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on August 19, 2004
*****5 stars for the film

Haunted by an incident that happened in the ring, American boxer Sean Thornton (John Wayne) returns to his Irish birthplace, seeking only his roots and a quiet, peaceful life.

He soon falls in love with the beautiful, tempestuous Mary Kate (Maureen O'Hara). She is equally taken with him, but won't marry without the consent of her stubborn, blustering brother, Will (Victor McLaglen), who disapproves the match.

With the help of a well-intentioned scheme arranged by their friends, Mary Kate gets her brother's permission and Sean and she wed. Relationships spoil soon after, however, when Will refuses to pay the rightful dowry. Sean doesn't care, but Mary Kate is outraged and wants Sean to have it out with Will.

Time and again Sean backs down - determined not to use his fists - his inner tension building the whole while. But eventually he will have to decide between losing his wife's love and respect and facing his greatest fear.

This was an important and personal project for John Ford (whose real name was Sean O'Feeney). That his heart and those of his cast members were in what they were doing shows through. The fact that much of the film was shot on location in Ireland (on location shoots were somewhat unusual at the time) also adds an authentic flavor.

Barry Fitzgerald was at his comedic best here, and Ward Bond's performance as a priest has several simply unforgettable moments.

The Quiet Man is a charming classic and among Ford's best (in fact, it won him an Oscar for Best Director). It's funny, romantic, and always entertaining. It also features an exuberant score (courtesy of Victor Young) and one of the longest and most memorable knock-down, drag-out fights ever committed to film.


Two different editions of this DVD have been released with almost
identical packaging. Be careful which one you buy! (I wish I'd known this).

"John Wayne Collection" edition (*1 star)

This is the one I bought (ISBN 0-7820-1057-1, ASIN: B00000I1KV). It has "John Wayne Collection" printed on a green band at the top. Its special features include "The Making of the Quiet Man" documentary & the theatrical trailer. DON'T BUY THIS VERSION, PLEASE. The sound is decent, but the picture is absolutely terrible: blurry and full of splotches, almost unwatchable.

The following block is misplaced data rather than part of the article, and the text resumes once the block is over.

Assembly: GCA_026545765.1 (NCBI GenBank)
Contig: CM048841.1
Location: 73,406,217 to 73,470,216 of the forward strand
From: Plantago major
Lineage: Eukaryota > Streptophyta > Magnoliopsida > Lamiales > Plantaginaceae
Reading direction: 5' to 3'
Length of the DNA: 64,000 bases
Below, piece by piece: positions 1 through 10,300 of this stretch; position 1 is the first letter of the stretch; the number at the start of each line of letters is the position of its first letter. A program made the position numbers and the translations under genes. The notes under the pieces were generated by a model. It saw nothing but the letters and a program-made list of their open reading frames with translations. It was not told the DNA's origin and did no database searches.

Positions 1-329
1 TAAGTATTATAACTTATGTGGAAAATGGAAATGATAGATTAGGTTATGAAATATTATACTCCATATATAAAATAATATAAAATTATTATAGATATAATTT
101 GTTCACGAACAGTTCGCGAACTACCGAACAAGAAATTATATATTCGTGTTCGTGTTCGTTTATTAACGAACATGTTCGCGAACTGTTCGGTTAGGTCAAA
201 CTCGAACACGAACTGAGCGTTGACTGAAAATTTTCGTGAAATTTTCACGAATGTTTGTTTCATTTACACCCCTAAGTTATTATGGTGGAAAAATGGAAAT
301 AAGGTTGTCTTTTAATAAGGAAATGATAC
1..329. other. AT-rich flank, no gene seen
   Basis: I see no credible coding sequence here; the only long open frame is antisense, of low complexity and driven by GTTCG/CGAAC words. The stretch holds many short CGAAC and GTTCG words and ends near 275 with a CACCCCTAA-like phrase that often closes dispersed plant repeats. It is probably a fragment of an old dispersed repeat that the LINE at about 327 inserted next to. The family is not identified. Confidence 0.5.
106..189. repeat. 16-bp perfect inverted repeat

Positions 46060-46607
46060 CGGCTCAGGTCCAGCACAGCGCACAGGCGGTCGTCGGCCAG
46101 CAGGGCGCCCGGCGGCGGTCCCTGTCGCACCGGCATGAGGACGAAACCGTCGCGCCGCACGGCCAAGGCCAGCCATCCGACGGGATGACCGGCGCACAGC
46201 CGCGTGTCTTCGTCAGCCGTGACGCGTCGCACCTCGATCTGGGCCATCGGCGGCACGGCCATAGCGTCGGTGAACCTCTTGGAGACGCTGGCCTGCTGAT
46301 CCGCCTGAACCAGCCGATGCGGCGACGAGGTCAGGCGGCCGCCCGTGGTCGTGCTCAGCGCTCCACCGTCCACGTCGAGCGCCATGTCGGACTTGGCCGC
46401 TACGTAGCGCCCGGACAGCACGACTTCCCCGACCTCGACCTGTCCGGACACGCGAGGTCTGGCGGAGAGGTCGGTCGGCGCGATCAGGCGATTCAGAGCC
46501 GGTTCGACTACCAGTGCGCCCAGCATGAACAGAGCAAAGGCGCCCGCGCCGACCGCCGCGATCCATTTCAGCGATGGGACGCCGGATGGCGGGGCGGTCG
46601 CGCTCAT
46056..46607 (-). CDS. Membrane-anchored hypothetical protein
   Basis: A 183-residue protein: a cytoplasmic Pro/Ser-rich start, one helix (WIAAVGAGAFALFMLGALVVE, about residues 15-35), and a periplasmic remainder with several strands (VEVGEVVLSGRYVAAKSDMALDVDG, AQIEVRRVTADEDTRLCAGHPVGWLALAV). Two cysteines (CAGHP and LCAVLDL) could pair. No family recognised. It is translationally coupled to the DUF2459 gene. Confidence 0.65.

"Collector's Edition"

Apparently, the sound and picture quality are okay on the "Collector's Edition" DVD (ASIN: B00006JMRD), whose special features include Commentary by Maureen O'Hara, the theatrical trailer, "The Joy of Ireland" documentary with Maureen O'Hara, "Remembering The Quiet Man" Montage, and "The Making of The Quiet Man."
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on October 13, 2004
I will not, as some feel necessary, go over the story/characters/performances of this film. Suffice to say, this is one the most enjoyable films ever made, blarney or not.

Rather, what I would like to briefly comment on is the utterly pathetic transfer of this classic film to DVD. It states quite clearly on the back of the cover that this film has been digitally remastered. I took that to mean both video and audio. WRONG. The picture quality of this DVD is shocking, one of the worst I have ever seen. Believe me when I say this -- the VHS version I purchased in 1991 has a better video clarity than this. At times it's actually difficult to make out the actors features. The company behind this, ARTISAN I believe they are called, should be ashamed. I have a copy of the recently released and remastered CASABLANCA DVD. That film was made in 1942, yet it looks as if it was just made, such is the sharpness of the video. The Quiet Man deserved the same treatment, but didn't get it. Shame on ARTISAN.